Attention Deficit Hyperactivity Disorder (ADHD) and Addiction

Those who suffer from a mental health condition are at an increased risk of developing an addiction. Often, one or more underlying mental health disorders co-occur with a substance use disorder or addiction. People who live with anxiety, depression, posttraumatic stress disorder (PTSD), or attention deficit hyperactivity disorder (ADHD) sometimes use drugs or alcohol as a way to cope with their feelings and emotions.

The Effects of ADHD

An article for WebMD on ADHD and substance abuse states, “People with ADHD tend to be more impulsive and likely to have behavior problems, both of which can contribute to drug and alcohol abuse, researchers say.” Addiction and ADHD tend to run in families. A child with ADHD who has a parent with a substance use disorder is at high risk of addiction.

How Stimulant Medications Work

ADHD is treated with stimulant medications, such as Ritalin or Adderall. These medications can be addictive when not used as prescribed by a medical professional. Ritalin and Adderall raise levels of dopamine in the brain, which is what improves attention and focus. Dopamine affects emotion and creates a high that can lead to a person wanting more.

There is a trend toward use of prescription stimulants, commonly called “smart pills,” by high school and college students for enhancing school or work performance. (Andrew Jacobs, The New York Times, 2005). Students who use the stimulant drugs in this way put themselves at risk of serious health complications. The misuse of stimulants is linked to psychosis, heart attack, cardiomyopathy, or even sudden death.

In large quantities, Ritalin causes similar effects to that of cocaine, but there are differences between the two drugs. One factor that can lead to addiction is how quickly dopamine levels rise. When dopamine levels go up quickly, there is a greater risk for abuse. Ritalin takes about an hour to raise dopamine levels compared to seconds with inhaled cocaine.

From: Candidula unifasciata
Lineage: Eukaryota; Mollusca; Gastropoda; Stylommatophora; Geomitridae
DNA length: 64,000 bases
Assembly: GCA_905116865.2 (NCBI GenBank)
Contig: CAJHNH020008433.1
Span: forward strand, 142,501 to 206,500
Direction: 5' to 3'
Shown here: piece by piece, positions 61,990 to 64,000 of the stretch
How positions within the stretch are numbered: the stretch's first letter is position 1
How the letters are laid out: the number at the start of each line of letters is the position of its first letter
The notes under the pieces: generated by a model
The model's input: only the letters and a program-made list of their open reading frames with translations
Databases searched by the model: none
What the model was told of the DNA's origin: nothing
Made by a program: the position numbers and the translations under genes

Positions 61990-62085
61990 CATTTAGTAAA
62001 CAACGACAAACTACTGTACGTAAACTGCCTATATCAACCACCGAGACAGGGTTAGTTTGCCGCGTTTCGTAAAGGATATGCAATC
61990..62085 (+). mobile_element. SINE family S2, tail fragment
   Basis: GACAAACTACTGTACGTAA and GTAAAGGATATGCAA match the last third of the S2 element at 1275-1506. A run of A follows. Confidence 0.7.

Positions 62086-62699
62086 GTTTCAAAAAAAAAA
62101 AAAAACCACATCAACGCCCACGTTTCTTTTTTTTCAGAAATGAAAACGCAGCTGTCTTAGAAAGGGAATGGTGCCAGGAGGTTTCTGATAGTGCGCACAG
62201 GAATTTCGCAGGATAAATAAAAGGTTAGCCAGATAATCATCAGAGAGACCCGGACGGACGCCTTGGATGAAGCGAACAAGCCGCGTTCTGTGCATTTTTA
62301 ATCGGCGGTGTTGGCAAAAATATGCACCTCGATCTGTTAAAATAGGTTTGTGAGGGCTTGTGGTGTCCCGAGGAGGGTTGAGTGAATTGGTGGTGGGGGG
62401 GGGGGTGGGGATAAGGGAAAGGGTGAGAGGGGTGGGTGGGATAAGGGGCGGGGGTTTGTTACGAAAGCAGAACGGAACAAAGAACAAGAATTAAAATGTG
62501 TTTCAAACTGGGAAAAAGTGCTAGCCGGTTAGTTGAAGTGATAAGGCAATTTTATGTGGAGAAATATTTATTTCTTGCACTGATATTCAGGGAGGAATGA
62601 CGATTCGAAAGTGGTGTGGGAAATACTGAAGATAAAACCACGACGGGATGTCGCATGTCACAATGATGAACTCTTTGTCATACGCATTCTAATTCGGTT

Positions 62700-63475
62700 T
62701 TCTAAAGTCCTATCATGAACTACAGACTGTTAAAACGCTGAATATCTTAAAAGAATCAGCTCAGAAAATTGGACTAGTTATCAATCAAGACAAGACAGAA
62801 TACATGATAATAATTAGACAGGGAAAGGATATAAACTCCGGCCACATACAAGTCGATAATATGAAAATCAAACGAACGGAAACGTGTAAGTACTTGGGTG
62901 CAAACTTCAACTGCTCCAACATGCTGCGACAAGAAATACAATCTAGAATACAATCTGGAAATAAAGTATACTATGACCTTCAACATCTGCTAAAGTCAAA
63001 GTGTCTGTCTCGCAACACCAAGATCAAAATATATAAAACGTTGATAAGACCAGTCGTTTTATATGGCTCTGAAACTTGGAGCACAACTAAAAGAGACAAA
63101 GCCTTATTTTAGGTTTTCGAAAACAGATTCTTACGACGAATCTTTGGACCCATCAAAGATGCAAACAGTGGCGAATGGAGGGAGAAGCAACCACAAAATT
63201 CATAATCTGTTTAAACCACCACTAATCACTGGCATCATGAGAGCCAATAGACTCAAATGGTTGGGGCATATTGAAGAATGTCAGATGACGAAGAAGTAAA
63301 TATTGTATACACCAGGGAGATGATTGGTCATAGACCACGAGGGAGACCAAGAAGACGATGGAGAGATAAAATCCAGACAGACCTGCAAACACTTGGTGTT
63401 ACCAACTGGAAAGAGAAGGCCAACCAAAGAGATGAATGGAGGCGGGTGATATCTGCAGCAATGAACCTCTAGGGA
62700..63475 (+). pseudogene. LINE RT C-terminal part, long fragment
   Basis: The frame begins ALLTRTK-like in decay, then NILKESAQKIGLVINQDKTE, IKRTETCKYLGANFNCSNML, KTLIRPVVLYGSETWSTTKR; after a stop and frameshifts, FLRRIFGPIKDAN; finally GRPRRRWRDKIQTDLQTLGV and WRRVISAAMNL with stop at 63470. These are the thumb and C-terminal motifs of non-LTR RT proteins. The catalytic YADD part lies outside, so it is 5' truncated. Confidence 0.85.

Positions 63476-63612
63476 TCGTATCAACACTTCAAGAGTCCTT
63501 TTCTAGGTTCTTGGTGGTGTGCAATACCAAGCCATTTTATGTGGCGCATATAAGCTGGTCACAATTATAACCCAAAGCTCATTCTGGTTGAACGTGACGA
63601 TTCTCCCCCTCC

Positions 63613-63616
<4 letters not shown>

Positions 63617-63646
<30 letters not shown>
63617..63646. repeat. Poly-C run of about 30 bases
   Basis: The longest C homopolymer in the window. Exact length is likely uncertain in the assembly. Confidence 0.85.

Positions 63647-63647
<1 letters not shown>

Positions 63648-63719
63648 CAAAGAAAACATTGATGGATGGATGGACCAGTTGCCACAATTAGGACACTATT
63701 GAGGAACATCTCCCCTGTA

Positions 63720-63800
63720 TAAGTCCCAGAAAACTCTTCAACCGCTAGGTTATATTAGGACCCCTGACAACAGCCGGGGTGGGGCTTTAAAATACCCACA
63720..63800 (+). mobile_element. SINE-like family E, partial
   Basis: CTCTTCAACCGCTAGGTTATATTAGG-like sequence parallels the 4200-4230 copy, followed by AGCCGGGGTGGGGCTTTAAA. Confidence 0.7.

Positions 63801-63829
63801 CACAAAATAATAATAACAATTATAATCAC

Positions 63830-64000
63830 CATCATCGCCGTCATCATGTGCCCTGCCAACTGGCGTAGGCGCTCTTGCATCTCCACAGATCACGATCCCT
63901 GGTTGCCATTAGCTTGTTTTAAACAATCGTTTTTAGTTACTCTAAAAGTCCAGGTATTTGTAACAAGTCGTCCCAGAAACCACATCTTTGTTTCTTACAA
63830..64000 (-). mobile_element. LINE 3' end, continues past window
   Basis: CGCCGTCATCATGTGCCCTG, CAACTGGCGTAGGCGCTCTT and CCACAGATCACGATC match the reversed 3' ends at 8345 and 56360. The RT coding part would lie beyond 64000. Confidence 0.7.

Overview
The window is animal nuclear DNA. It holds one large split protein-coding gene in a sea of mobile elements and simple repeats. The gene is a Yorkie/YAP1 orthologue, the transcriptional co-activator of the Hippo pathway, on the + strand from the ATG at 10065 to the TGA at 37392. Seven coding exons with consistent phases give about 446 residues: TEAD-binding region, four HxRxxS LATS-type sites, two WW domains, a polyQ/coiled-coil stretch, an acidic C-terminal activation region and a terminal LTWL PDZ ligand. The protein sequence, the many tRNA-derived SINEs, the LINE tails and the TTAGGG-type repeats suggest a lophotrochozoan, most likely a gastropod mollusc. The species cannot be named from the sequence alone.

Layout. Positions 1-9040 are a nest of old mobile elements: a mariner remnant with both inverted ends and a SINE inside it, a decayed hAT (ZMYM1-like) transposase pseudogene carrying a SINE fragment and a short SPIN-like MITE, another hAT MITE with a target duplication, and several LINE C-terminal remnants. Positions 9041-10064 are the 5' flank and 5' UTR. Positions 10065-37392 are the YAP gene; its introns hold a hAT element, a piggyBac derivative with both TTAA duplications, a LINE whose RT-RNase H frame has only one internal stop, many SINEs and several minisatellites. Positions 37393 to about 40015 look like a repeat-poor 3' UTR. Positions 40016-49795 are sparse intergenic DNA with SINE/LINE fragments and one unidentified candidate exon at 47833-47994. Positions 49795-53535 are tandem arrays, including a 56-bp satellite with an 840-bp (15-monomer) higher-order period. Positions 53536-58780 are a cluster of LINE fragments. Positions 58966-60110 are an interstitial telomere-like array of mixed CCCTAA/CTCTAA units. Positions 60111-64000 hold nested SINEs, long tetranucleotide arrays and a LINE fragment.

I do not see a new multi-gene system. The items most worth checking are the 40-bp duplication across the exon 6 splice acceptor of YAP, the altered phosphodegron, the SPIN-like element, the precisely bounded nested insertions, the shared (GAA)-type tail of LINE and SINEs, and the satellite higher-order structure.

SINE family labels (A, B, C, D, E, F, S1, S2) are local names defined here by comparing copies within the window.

Carl Sherman, Ph.D. author of “The Truth About ADHD and Addiction” for ADDitude states, “People with ADHD who take these medications as prescribed are less likely than their untreated counterparts to drink or abuse drugs. Put another way, treating ADHD effectively is powerful protection against substance abuse.” Doses of Ritalin and other stimulants used to treat ADHD are lower and longer acting, which reduces the risk of addiction and substance abuse.

Treatment for Addiction

People who are at risk of developing a substance use disorder or addiction can be prescribed non-stimulant medications. If you or a loved one is struggling with a substance use disorder and ADHD, get help now. Both conditions are treated simultaneously as a dual diagnosis for the best results in recovery. While there is no cure for addiction, it is treatable and recovery is possible.


Daylight Recovery Services takes a holistic approach to substance abuse and co-occurring disorder treatment to address the physical, psychological, and spiritual facets of addiction and recovery. We ensure clients emerge from our facility with the proper tools and confidence in their ability to lead a healthy, enjoyable life. If you or someone you love is ready to break free of the bondage of addiction, contact one of our recovery experts today at 1-833-2DAYLIGHT.